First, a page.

(1) As always with a regime change, there’s naive hope for the future, that this time it’ll be different. Cherington and Shelton have been saying most of the right things this offseason. The refusal to call it a rebuild is likely PR-mandated but actions speak louder than words and trading Starling Marte for two high-ceiling young prospects is a positive move in my opinion. The old regime likely would’ve settled for something along the lines of a Quad-A middle infielder and a high-floor relief pitcher to help them maintain status as the most mediocre, safe and boring team in the league with the most mediocre, safe and boring farm system. Neither good enough to contend nor bad enough to tear down. This trade seems to be heading in the right direction though, especially considering that Marte, like Gerrit Cole (but unlike Cutch) had clearly given up on playing for Pittsburgh and was never going to be as good here as his potential indicated. Not that I can blame him too much. I’ve worked jobs where the owner didn’t care; I get it.

(2) Continuing on from that, the end of the Ray Searage era could be a major positive for the Pirates’ pitching this year. Don’t get me wrong, I loved Uncle Ray as much as the next guy and what he did for the likes of Liriano and J.A. Happ will live long in the memory, but he did become more and more of a stubborn one-trick pony in the later years. His answer to everything seemed to become “throw a two-seamer, and if that doesn’t work throw it more!”. When the rest of the league zigged, he zagged, and the Pirates got to the postseason three years running, but then the rest of the league adjusted and Searage didn’t seem able to. I’m genuinely excited to see what this pitching staff can accomplish under a guy like Oscar Marin, who seems to “get it”. Even without Taillon, I’m optimistic for a marked improvement on last season’s pitching.

(3) Sticking with pitching: Chris Archer. Yes, he had a terrible year last year by “staff ace” standards and the trade that landed him here looked worse and worse as time went on. But after reducing the usage of his awful two-seamer (a pitch Ray Searage loved for its ground ball potential despite the Pirates’ well-below-average infield defence), Archer was actually really good. Eno Sarris in his “5 bounce-back pitcher candidates to watch” article in The Athletic agrees:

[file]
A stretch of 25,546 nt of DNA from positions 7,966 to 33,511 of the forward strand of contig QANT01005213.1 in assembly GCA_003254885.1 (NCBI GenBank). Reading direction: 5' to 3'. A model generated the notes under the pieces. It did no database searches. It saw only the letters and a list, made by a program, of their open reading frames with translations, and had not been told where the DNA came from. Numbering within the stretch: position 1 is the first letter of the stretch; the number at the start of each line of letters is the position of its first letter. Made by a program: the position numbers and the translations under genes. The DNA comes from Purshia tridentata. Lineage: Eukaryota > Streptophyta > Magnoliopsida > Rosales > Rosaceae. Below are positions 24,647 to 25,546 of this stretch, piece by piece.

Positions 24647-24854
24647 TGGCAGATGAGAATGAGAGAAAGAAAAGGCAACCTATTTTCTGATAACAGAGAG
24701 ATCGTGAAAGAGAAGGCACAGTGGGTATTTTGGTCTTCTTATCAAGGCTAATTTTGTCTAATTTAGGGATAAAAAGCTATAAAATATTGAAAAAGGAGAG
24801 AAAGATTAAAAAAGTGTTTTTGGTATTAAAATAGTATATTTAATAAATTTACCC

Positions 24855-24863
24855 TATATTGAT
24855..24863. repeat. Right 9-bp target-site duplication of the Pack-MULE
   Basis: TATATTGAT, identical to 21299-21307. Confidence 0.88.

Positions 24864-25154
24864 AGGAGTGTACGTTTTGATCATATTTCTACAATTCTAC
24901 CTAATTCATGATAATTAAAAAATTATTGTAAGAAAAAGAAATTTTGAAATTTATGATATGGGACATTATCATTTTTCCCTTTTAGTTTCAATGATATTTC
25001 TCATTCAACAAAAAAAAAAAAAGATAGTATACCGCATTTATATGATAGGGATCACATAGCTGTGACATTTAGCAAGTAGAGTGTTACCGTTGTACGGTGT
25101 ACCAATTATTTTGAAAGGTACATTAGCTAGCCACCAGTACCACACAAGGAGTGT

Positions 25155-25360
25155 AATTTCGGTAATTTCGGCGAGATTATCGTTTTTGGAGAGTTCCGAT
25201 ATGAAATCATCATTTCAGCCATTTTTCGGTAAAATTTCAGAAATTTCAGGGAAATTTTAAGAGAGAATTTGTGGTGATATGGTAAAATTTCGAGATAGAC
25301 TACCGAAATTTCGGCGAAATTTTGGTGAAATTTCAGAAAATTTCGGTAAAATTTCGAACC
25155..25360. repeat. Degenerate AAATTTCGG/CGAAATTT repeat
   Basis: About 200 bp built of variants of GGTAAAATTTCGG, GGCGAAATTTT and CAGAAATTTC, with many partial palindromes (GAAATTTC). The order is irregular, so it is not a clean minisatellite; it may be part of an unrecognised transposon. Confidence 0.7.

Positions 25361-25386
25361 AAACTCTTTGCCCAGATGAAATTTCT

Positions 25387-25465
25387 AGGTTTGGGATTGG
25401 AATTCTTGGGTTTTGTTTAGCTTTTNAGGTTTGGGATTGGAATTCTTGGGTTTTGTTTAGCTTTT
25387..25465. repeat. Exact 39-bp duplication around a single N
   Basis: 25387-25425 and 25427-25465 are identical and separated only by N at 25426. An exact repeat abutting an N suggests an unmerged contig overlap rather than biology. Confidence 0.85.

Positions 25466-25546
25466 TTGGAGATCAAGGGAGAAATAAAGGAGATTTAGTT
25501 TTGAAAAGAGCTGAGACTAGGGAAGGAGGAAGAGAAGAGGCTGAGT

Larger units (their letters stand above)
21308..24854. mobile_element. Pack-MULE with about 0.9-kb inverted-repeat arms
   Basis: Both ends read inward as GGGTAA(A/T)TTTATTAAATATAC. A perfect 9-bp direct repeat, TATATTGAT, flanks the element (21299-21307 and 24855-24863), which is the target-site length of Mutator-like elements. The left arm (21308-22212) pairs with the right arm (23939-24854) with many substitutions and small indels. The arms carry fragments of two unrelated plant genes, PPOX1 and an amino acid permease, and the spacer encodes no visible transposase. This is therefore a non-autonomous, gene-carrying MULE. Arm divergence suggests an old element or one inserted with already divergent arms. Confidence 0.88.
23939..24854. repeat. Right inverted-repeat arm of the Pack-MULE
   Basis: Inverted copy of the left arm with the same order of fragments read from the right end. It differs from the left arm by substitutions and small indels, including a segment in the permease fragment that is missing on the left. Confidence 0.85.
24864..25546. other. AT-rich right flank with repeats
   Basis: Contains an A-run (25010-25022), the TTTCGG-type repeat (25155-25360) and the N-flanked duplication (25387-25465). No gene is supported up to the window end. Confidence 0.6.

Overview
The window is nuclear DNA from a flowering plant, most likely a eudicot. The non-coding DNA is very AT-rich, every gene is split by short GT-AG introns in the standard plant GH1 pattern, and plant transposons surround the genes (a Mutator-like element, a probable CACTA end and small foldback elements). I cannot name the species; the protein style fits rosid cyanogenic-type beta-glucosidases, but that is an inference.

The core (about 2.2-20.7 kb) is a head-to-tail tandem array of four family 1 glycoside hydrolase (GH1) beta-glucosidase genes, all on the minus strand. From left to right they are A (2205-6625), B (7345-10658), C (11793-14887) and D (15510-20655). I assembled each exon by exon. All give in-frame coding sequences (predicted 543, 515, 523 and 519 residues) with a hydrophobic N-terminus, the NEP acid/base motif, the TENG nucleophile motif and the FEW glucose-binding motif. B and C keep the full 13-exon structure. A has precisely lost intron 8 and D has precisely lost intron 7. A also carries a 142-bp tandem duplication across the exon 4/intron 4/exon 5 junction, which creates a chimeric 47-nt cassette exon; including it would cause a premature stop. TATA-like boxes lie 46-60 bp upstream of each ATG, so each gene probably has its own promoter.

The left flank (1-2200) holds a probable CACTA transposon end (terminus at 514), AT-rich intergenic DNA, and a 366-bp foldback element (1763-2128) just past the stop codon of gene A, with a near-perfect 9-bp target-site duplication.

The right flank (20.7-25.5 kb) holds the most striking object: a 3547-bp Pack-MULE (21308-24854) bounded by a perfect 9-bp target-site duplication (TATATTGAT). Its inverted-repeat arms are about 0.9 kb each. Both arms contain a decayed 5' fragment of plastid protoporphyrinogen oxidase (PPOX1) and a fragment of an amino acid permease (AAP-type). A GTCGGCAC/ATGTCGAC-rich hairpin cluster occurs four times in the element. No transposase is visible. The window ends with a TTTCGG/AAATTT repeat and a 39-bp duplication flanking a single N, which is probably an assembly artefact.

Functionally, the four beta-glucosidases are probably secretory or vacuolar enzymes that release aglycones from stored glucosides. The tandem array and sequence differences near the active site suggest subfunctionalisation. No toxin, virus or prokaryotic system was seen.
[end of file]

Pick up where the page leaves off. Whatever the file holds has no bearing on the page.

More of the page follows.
“From July 1 on, Archer was his old self, throwing mostly four-seamers and sliders and the occasional changeup. He struck out 12 per nine, walked three per nine, and gave up 1.3 homers per nine”.

Back to the good old days, pretty much. No reason to think Archer can’t return to at least most of his “strikeout king” Tampa Bay Rays form that got us all so excited when he arrived. Remembering what we gave them in return still hurts, though.

(4) Gregory Polanco says he’s healthy, and if that’s true, he has the tools to put together a really good season like he did in 2018. The Pirates really need that to happen. Polanco, Marte and McCutchen were a great trio. Polanco, Reynolds and (mumbles incoherently) could also be stellar.

(5) The vanguard of the new core arrived last season, and seeing them continue to develop will be fun. Kevin Newman and Bryan Reynolds had brilliant seasons, with ROTY-snub Reynolds getting close at one stage to being the third player (and first-ever National League player) to win the batting title as a rookie, before falling off a little in the last two weeks of the season. Reynolds spent just two games below .300 and only five below .310 (all of them in May). Mitch Keller, too, despite his struggles should come back strong this year with experience under his belt and a new pitching coach to help him. Along with Tucker later in the year, the young emerging core should be worth tuning in to watch even if it’s not expected to produce many positive results just yet. We may not have Juan Soto, Ronald Acuña Jr. or Ozzie Albies, but we have our fair share of young exciting prospects. I genuinely believe if Reynolds played almost anywhere else he’d be one of the most talked-about rookies of 2019. Plus we have a 6-foot-7 shortstop built like a tank; if nothing else, Oneil Cruz will help out next time Amir Garrett wants to start something.

Jason Toms is one of the new writers contributing at Bat Flips and Nerds. You can enjoy his knowledgable takes on the Pirates throughout the season as he joins our team for 2020. Follow him on Twitter @cornishyinzer

Make sure you subscribe to the Bat Flips and Nerds podcasts and follow us on Twitter @BatFlips_Nerds. News, views and interviews, all with a British twist.